By Peter Amsterdam
June 30, 2020
(Points for this article were taken from Christian Ethics by Wayne Grudem1 and Christian Ethics: Contemporary Issues and Options by Norman Geisler.2)
In the course of exploring the seventh commandment, “You shall not commit adultery,”3 the topics which we have covered thus far in this series are marriage, sex, divorce and remarriage, birth control, infertility, adoption, and pornography. The final topic, which will be covered here, is homosexuality.
As explained in previous articles,4 God’s design regarding human sexual conduct was that sexual relations were to be between a man and a woman who were married to one another. In marriage, the husband and wife become one flesh.5 Jesus made reference to these verses:
From the beginning of creation, “God made them male and female. Therefore a man shall leave his father and mother and hold fast to his wife, and the two shall become one flesh.” So they are no longer two but one flesh.6
The union of a man and a woman in marriage constitutes the “one flesh” union referred to in Genesis.
Throughout both the Old and New Testaments, sexual intercourse outside of a marriage between a man and a woman is prohibited, based on the commandment You shall not commit adultery.7 Throughout Scripture, other forms of sexual interaction are also forbidden, including the following:
Prostitution. While some forms of prostitution were not condemned in the Old Testament, the New Testament speaks specifically against using the services of a prostitute.
Do you not know that your bodies are members of Christ? Shall I then take the members of Christ and make them members of a prostitute? Never! Or do you not know that he who is joined to a prostitute becomes one body with her? For, as it is written, “The two will become one flesh.”8
Incest (sexual intercourse between persons who are so closely related that they are forbidden by law to marry).
It is actually reported that there is sexual immorality among you, and of a kind that is not tolerated even among pagans, for a man has his father's wife. And you are arrogant! Ought you not rather to mourn? Let him who has done this be removed from among you.9 (See also Leviticus 20:11–21.)
You shall not lie with any animal and so make yourself unclean with it, neither shall any woman give herself to an animal to lie with it: it is perversion.10 (See also Leviticus 20:15–16.)
Another prohibited sexual activity is homosexual intercourse, which is the focus here. What is presented here is the standard Christian understanding of what the Bible teaches regarding homosexuality. There are some Christian authors who take the view that Scripture doesn’t condemn homosexuality outright, but only condemns it when it is promiscuous; they take the view that monogamous homosexual marriages are in alignment with biblical teaching.11 However, the majority of Christian denominations consider homosexuality, either male with male or female with female, as sin, in accordance with what Scripture teaches.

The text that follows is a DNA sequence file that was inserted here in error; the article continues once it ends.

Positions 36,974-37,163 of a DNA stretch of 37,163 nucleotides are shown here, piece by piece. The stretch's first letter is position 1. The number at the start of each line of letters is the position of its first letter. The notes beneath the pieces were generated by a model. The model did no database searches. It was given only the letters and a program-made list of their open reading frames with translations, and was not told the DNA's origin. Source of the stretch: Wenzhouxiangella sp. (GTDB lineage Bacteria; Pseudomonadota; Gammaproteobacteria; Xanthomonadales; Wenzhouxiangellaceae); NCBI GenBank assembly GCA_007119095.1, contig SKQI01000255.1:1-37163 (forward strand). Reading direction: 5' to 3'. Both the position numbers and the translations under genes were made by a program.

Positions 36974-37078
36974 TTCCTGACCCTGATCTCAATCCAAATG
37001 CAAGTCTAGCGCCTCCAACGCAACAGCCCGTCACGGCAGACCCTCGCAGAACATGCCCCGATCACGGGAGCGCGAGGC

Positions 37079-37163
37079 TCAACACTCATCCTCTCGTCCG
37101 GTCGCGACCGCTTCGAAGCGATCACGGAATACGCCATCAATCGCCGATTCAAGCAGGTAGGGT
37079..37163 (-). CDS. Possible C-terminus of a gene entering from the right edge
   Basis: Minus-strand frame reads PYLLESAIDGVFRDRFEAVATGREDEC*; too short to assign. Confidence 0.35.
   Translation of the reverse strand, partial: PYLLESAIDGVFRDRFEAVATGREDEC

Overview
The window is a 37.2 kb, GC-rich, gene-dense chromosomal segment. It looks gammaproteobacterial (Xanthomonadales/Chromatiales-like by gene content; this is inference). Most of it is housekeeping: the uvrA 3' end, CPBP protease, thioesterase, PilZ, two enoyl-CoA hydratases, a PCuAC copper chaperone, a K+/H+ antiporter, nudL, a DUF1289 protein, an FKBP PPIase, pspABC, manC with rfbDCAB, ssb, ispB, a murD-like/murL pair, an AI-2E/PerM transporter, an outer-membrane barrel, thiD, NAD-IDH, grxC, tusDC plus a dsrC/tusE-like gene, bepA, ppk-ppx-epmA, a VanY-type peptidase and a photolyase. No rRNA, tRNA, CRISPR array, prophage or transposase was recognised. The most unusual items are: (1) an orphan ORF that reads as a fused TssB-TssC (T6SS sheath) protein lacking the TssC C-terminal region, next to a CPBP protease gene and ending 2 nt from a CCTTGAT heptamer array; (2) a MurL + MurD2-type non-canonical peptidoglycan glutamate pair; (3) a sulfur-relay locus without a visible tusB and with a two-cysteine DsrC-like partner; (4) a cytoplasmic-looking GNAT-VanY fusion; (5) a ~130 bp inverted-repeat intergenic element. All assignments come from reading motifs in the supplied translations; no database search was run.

The first biblical text that addresses homosexuality is Genesis 19. This passage describes two angels visiting the town of Sodom. Lot, the nephew of Abraham, lived there, and since it was evening, he invited the two visitors to spend the night in his house. They said, “No; we will spend the night in the town square.” But he pressed them strongly.12 The visitors accepted Lot’s invitation. Later in the evening, all the men of the city, both young and old, surrounded Lot’s house and demanded that he bring them out to us, that we may know them.13 Other Bible versions translate this as that we may have relations with them (NAU), that we may know them carnally (NKJV), or so that we can have sex with them (NIV). Lot and his immediate family left the town, after which we are told that the LORD rained on Sodom and Gomorrah sulfur and fire from the LORD out of heaven. And he overthrew those cities, and all the valley, and all the inhabitants of the cities, and what grew on the ground.14
Some authors state that God’s judgment on Sodom and Gomorrah was not due to homosexuality, but rather because the people of the towns were inhospitable. However, in the book of Ezekiel we find the following reference to the sins of Sodom:
Behold, this was the guilt of your sister Sodom: she and her daughters had pride, excess of food, and prosperous ease, but did not aid the poor and needy. They were haughty and did an abomination before me. So I removed them, when I saw it.15
The word translated as abomination is the same Hebrew word used to say that it is an “abomination” before God if a man lies with a male as with a woman, both of them have committed an abomination in Leviticus 20:13.16 Thus it is generally understood in this passage that Sodom was judged not only for homosexuality, but also because of pride, haughtiness, and not helping the poor.
The Mosaic law addressed homosexuality.
You shall not lie with a male as with a woman; it is an abomination.17
Other Bible translations state it is detestable or it is a detestable sin.
The book of Deuteronomy addresses the issue of cult prostitution. (Sacred prostitution, temple prostitution, cult prostitution, and religious prostitution are terms for a sexual rite consisting of sexual intercourse or other sexual activity performed in the context of religious worship. Such prostitution was practiced by the Canaanites who inhabited the land before the Israelites.)
None of the daughters of Israel shall be a cult prostitute, and none of the sons of Israel shall be a cult prostitute. You shall not bring the fee of a prostitute or the wages of a dog into the house of the LORD your God in payment for any vow, for both of these are an abomination to the LORD your God.18
Commentators state that male cult prostitutes participated in homosexual acts. In the book of 1 Kings, male cult prostitution in Israel is mentioned and likened to the abominations of the people who were driven out of Israel.